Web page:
Dark Reading is part of the Informa Tech Division of Informa PLC

This site is operated by a business or businesses owned by Informa PLC and all copyright resides with them.Informa PLC's registered office is 5 Howick Place, London SW1P 1WG. Registered in England and Wales. Number 8860726.

Application Security

11/1/2017
04:18 PM
Curtis Franklin
Curtis Franklin
Curt Franklin
50%
50%

WannaCry Was an Avoidable Mess for NHS

A new report says that the UK's NHS could have avoided WannaCry entirely. Is it possible to secure a network from the ravages of bottom-line focused management?

How much security can technology provide? More to the point, how much insecurity can technology overcome? It's the kind of question that makes entrepreneurs dream and executives worry.

The great divide between technology and practice has been newly illuminated by a report on the National Audit Office's investigation of the WannaCry attack that hit the National Health Service. Here's the shocking news: It could have been stopped.

Now, anyone who followed WannaCry, how it spread and what it did, knows that millions of organizations around the world were not hit by the attack because of the operating systems they use or precautions they had taken. In the case of the NHS, it turns out that they were vulnerable and knew they were vulnerable at least a year before WannaCry.

The service had begun to respond, but the response was a variation on the old management favorite, "We'll fix it when we eventually replace the systems now using vulnerable software." Unfortunately for the NHS and at least a few thousand of its patients, WannaCry didn't wait for "eventually."

A decision to remediate by replacement, and wait until the normal refresh cycle plays out to replace, is a management decision, not a security team decision. And it is, let me emphasize, a decision based on money. Most security decisions are, at their core, motivated by money, but in this case it was a gamble that was lost in very public fashion.

Let's all admit something: If we knew -- really knew -- that every piece of hardware and software attached to the network was fully patched and up to date, and that every application was written to best practices standards for robust, secure behavior, then there is a great deal of funding currently sent to security spending that could go elsewhere. A non-trivial fraction of our total security spending goes to papering over holes that we are confident exist in our applications and infrastructure.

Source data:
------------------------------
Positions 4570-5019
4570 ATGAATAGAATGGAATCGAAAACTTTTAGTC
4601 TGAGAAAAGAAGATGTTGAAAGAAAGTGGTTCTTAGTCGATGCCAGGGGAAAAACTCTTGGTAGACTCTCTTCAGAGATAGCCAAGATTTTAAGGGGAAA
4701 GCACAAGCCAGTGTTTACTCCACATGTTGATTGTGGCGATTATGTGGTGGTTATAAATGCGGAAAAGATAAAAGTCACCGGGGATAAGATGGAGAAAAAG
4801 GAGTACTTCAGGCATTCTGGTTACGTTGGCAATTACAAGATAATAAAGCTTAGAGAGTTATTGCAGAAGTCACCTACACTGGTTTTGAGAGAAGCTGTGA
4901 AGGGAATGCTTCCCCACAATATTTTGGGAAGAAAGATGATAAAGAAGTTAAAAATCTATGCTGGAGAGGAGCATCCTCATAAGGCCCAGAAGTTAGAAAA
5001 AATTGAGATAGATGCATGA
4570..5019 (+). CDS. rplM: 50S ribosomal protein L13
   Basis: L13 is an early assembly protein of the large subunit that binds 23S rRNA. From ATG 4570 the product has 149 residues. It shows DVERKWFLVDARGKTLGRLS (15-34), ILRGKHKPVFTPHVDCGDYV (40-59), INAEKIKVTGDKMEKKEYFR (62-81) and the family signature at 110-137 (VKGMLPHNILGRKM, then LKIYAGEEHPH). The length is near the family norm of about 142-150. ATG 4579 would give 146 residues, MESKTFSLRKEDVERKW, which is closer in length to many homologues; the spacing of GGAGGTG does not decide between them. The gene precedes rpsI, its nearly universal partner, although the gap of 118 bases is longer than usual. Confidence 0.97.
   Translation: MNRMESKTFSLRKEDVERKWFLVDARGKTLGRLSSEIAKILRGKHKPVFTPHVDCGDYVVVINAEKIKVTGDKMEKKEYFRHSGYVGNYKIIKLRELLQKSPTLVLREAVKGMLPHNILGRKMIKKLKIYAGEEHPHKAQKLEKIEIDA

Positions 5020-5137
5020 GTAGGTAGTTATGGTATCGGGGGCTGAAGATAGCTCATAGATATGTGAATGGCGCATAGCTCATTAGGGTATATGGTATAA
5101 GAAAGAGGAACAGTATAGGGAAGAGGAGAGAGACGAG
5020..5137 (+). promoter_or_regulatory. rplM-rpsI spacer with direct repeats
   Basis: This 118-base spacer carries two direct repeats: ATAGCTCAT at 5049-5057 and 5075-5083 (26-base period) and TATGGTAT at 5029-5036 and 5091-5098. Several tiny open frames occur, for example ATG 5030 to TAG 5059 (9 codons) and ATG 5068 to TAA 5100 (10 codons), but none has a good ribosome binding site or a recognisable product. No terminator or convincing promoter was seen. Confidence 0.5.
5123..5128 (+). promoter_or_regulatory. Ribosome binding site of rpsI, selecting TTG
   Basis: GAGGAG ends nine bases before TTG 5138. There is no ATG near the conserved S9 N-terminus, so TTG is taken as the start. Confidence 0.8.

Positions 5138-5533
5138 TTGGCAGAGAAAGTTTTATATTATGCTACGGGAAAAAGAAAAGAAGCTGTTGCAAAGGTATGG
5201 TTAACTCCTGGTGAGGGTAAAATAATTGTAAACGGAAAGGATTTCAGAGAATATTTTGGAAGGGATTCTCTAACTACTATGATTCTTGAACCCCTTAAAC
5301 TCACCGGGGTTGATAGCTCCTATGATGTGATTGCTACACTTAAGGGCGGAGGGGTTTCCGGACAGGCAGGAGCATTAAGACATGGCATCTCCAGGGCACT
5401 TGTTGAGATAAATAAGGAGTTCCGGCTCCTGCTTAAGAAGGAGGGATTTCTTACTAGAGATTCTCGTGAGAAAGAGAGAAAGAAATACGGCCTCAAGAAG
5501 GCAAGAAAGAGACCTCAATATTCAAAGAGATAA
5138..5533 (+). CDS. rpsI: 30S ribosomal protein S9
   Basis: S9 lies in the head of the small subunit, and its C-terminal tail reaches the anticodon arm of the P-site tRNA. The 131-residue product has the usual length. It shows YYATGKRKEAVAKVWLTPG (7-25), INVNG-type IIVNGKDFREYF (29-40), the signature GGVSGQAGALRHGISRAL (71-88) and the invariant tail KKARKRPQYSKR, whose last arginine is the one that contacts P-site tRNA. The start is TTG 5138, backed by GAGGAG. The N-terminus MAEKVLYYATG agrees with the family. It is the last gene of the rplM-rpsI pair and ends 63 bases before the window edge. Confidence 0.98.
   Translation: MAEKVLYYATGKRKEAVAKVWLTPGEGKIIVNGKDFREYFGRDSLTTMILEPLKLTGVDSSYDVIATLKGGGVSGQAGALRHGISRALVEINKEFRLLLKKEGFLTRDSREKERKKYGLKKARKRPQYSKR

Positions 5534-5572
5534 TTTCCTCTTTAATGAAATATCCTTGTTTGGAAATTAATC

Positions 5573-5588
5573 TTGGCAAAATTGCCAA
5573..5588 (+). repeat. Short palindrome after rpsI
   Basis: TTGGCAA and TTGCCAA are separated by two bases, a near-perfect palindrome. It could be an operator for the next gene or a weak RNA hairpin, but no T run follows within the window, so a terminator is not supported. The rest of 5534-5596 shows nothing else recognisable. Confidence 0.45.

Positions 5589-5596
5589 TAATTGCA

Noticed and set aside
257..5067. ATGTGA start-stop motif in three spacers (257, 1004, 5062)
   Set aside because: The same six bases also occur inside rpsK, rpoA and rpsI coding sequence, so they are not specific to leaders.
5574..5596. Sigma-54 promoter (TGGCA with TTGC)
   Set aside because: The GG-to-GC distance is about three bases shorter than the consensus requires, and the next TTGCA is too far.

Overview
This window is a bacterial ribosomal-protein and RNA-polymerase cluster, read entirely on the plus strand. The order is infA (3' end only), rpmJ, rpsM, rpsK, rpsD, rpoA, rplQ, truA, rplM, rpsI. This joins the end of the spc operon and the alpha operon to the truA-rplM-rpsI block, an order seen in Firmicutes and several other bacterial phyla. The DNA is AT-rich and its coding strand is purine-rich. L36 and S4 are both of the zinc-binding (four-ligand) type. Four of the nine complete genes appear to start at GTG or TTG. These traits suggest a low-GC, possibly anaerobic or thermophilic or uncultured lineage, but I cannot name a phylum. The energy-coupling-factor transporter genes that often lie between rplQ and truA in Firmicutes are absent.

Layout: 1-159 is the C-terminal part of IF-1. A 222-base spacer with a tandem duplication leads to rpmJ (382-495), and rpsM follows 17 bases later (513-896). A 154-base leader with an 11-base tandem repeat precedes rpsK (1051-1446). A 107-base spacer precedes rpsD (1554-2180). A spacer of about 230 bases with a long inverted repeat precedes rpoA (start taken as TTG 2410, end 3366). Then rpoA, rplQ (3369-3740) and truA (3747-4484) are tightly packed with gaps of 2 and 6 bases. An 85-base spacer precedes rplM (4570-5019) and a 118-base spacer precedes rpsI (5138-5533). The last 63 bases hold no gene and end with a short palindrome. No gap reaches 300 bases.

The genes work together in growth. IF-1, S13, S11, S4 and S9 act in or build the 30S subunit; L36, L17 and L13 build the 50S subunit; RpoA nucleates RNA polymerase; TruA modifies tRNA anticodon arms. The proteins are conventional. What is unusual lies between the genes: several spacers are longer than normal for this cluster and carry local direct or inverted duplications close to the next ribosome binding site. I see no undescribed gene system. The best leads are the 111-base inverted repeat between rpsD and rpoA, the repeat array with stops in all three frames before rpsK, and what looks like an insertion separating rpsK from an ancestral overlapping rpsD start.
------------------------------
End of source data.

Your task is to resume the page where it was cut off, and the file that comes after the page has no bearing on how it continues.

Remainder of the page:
In talking with engineers, developers and security researchers it has become obvious that there is a great deal of development going on that is intended to, in blunt terms, protect us from ourselves. We want to be secure, but we don't want any "friction" in our transactions. We want our systems to be safe, but we don't want to take the time to test systems for security. We want to have secure applications, but we demand that they be updated hourly while hoping they'll be safe.

Throughout all of this we have to come face to face with the limits of technology. Security systems are becoming more capable, more flexible and faster, but they are constantly running up against failures in policy, process and human behavior. The day may come when scientists give enterprise networks at least a temporary advantage over the criminals who want to get in. I'm not convinced that we will ever have designs that keep us in front of short-sighted decision-making and ill-considered behavior for any meaningful length of time.

Related posts:

— Curtis Franklin is the editor of SecurityNow.com. Follow him on Twitter @kg4gwa.

Comment  | 
Print  | 
More Insights
Comments
Newest First  |  Oldest First  |  Threaded View
Manchester United Suffers Cyberattack
Dark Reading Staff 11/23/2020
As 'Anywhere Work' Evolves, Security Will Be Key Challenge
Robert Lemos, Contributing Writer,  11/23/2020
Cloud Security Startup Lightspin Emerges From Stealth
Kelly Sheridan, Staff Editor, Dark Reading,  11/24/2020
Register for Dark Reading Newsletters
White Papers
Video
Cartoon Contest
Write a Caption, Win an Amazon Gift Card! Click Here
Latest Comment: This comment is waiting for review by our moderators.
Current Issue
2021 Top Enterprise IT Trends
We've identified the key trends that are poised to impact the IT landscape in 2021. Find out why they're important and how they will affect you today!
Flash Poll
Twitter Feed
Dark Reading - Bug Report
Bug Report
Enterprise Vulnerabilities
From DHS/US-CERT's National Vulnerability Database
CVE-2019-20934
PUBLISHED: 2020-11-28
An issue was discovered in the Linux kernel before 5.2.6. On NUMA systems, the Linux fair scheduler has a use-after-free in show_numa_stats() because NUMA fault statistics are inappropriately freed, aka CID-16d51a590a8c.
CVE-2020-29368
PUBLISHED: 2020-11-28
An issue was discovered in __split_huge_pmd in mm/huge_memory.c in the Linux kernel before 5.7.5. The copy-on-write implementation can grant unintended write access because of a race condition in a THP mapcount check, aka CID-c444eb564fb1.
CVE-2020-29369
PUBLISHED: 2020-11-28
An issue was discovered in mm/mmap.c in the Linux kernel before 5.7.11. There is a race condition between certain expand functions (expand_downwards and expand_upwards) and page-table free operations from an munmap call, aka CID-246c320a8cfe.
CVE-2020-29370
PUBLISHED: 2020-11-28
An issue was discovered in kmem_cache_alloc_bulk in mm/slub.c in the Linux kernel before 5.5.11. The slowpath lacks the required TID increment, aka CID-fd4d9c7d0c71.
CVE-2020-29371
PUBLISHED: 2020-11-28
An issue was discovered in romfs_dev_read in fs/romfs/storage.c in the Linux kernel before 5.8.4. Uninitialized memory leaks to userspace, aka CID-bcf85fcedfdd.